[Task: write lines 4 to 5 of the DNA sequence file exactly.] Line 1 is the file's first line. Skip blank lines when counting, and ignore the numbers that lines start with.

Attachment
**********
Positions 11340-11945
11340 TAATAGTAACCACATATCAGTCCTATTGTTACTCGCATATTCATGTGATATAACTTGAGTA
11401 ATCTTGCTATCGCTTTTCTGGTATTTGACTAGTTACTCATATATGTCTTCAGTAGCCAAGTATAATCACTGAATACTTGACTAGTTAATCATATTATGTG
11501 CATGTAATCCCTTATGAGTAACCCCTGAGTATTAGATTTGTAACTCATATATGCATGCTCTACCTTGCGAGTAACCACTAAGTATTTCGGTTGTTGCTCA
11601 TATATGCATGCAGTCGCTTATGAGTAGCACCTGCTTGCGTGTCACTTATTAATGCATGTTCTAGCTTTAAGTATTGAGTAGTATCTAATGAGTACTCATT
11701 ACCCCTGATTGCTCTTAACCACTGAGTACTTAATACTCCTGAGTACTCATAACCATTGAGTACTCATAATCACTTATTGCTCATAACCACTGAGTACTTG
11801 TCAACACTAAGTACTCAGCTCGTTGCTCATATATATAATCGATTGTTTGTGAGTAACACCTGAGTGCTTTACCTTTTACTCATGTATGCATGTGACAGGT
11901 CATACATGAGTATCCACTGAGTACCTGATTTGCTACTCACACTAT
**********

11501 CATGTAATCCCTTATGAGTAACCCCTGAGTATTAGATTTGTAACTCATATATGCATGCTCTACCTTGCGAGTAACCACTAAGTATTTCGGTTGTTGCTCA
11601 TATATGCATGCAGTCGCTTATGAGTAGCACCTGCTTGCGTGTCACTTATTAATGCATGTTCTAGCTTTAAGTATTGAGTAGTATCTAATGAGTACTCATT